Monday, May 11, 2015

The New Deal vs. Wall Street...and President Obama's "massive fight with Wall Street" that we all missed

(WPA poster, courtesy of the Library of Congress Prints and Photographs Division.)

Replying to Senator Elizabeth Warren's persistent claims that his secretive TPP international trade deal will be bad for American workers and bad for regulatory oversight of Wall Street, President Obama recently said, "She's absolutely wrong...Think about the logic of that, right? The notion that I had this massive fight with Wall Street to make sure that we don’t repeat what happened in 2007, 2008. And then I sign a provision that would unravel it? I’d have to be pretty stupid...her arguments don’t stand the test of fact and scrutiny."

President Obama had a massive fight with Wall Street? When did that happen? I'm a news and political junkie, and I totally missed that. Instead, what I've been seeing is the president bringing Wall Street cronies into his administration, the protection of Wall Street from criminal prosecution, and his economic team protecting the financial elite, "Not families who were losing their homes. Not people who lost their jobs. Not young people who were struggling to get an education. And it happened over and over and over” ("Elizabeth Warren: Obama 'protected Wall Street' over middle class families," Washington Post, October 13, 2014). Furthermore, Republicans and Wall Street big wigs are supporting Obama on the TPP. What does that tell you?

Now, to be fair, President Obama and his administration have had a few minor quarrels with Wall Street. But a "massive fight"? No, sorry, never happened. Heck, too-big-to-jail banks are even bigger now. At the end of the day, it's Obama's claim of a "massive fight" that doesn't "stand the test of fact and scrutiny."

If you want to see a massive fight against the misdeeds of Wall Street, you have to go back to President Franklin Roosevelt and his fellow New Deal policymakers.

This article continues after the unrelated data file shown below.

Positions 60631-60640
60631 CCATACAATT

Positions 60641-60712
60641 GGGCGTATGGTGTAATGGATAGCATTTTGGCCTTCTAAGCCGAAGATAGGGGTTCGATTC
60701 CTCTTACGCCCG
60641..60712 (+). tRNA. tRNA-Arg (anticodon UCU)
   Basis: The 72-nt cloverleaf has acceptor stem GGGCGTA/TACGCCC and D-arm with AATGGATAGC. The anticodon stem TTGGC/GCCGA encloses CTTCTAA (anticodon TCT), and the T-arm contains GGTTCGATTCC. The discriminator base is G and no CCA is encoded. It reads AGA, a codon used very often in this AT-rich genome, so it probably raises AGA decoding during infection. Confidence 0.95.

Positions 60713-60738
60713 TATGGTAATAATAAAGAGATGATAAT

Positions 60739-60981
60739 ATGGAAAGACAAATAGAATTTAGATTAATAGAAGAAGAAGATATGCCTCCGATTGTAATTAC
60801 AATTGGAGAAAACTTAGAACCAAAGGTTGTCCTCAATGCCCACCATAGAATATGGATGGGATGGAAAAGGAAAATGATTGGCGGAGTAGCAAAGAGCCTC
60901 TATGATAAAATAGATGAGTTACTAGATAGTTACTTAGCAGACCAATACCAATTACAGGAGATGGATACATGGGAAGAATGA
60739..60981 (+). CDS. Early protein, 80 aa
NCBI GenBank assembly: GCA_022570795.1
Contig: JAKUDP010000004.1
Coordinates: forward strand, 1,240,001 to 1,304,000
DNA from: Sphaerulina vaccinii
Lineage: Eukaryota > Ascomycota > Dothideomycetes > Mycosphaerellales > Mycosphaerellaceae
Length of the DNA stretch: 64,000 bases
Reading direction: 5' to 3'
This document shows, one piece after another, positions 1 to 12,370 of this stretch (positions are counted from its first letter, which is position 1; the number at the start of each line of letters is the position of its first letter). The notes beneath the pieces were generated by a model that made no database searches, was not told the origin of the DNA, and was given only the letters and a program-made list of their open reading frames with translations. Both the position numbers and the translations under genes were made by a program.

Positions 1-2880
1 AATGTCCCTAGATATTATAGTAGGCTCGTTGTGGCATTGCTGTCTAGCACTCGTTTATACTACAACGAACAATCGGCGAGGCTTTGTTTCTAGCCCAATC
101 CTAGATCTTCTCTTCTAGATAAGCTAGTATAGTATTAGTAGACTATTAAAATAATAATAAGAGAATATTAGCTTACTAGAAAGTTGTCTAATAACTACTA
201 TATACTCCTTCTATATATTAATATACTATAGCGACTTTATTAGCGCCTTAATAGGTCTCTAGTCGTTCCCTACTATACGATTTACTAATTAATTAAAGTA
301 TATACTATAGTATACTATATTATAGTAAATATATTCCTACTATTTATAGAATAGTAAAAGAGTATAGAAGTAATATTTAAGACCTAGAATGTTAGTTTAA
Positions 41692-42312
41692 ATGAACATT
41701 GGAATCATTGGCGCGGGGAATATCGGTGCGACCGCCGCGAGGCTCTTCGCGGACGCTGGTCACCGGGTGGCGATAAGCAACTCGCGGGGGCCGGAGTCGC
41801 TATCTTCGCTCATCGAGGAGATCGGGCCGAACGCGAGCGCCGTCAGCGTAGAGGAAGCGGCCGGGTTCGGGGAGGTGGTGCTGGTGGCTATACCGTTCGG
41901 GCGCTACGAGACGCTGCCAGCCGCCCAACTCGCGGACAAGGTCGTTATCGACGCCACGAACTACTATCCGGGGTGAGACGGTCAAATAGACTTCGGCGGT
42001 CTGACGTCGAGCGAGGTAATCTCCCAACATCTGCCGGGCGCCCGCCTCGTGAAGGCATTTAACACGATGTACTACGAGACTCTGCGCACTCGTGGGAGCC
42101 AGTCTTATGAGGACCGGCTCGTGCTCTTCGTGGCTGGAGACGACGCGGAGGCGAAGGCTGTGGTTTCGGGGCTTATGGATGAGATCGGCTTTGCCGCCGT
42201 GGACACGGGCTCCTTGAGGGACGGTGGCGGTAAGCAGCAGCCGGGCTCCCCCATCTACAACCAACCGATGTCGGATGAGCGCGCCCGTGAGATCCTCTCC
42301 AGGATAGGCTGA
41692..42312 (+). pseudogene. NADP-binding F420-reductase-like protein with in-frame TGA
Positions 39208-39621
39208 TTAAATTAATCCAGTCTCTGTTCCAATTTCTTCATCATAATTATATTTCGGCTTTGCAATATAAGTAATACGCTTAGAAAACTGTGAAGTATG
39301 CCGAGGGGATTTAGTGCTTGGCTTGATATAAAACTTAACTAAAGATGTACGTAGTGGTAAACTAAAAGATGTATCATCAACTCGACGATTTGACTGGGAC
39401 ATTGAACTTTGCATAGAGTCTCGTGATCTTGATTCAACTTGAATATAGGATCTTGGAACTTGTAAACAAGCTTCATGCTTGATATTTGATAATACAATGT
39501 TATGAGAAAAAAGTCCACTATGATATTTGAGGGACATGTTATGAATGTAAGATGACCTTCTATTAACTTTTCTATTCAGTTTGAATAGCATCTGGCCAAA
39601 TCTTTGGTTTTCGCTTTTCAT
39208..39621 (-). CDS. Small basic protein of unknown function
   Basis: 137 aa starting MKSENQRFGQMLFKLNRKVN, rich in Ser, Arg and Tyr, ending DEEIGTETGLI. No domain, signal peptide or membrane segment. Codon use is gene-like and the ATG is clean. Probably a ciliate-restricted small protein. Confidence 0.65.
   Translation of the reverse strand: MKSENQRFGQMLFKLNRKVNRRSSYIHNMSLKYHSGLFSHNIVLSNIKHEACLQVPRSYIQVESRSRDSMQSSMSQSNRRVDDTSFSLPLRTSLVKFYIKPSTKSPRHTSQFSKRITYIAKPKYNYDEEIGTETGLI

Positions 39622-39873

(In the audio above, we hear about the massive fight with Wall Street that actually happened. Infuriated with President Roosevelt's efforts to change an economy rigged in their favor, big business tried desperately to get Roosevelt out of the White House. Listen to Roosevelt's response and ask yourself: Would President Obama, or soon-to-be President Hillary Clinton, ever dare challenge Wall Street the same way? The answer, of course, is "no," and that is why the next fraud-fueled recession is only a matter of time.)      

Many policies were implemented during the New Deal that Wall Street abhorred, e.g., the creation of the Federal Deposit Insurance Corporation, the creation of the Securities & Exchange Commission, and rules regulating which monies the banks could gamble with and which monies they could not. And these policies formed the foundation for financial stability for nearly half-a-century; before the political right began disassembling and weakening them, in the name of Laissez-faire capitalism - which is, essentially, letting super-wealthy Americans do whatever they feel like.

Unfortunately, letting people run amok has consequences, consequences that people like Alan Greenspan (the former Republican Federal Reserve chairman and one of the prime architects behind financial deregulation) do not understand. After the 2007-2008 recession pulverized the American economy, Greenspan said, "A critical pillar to market competition and free markets did break down. I still do not fully understand why it happened" ("Greenspan admits 'mistake' that helped crisis," NBC News, Associated Press, October 23, 2008).

The attitude of New Deal policymakers towards the misdeeds of Wall Street was summed up in FDR's first inaugural address:

"They know only the rules of a generation of self-seekers. They have no vision, and when there is no vision the people perish…The money changers have fled from their high seats in the temple of our civilization. We may now restore that temple to the ancient truths. The measure of the restoration lies in the extent to which we apply social values more noble than mere monetary profit...there must be an end to a conduct in banking and in business which too often has given to a sacred trust the likeness of callous and selfish wrongdoing... there must be a strict supervision of all banking and credits and investments; there must be an end to speculation with other people’s money, and there must be provision for an adequate but sound currency."

Unfortunately, America has forgotten the words and policies of the New Deal. Hence, corporate greed, corruption, and crime will continue to flourish (see my blog post "The Reverse New Deal: A 'Golden Era of White Collar Crime'").

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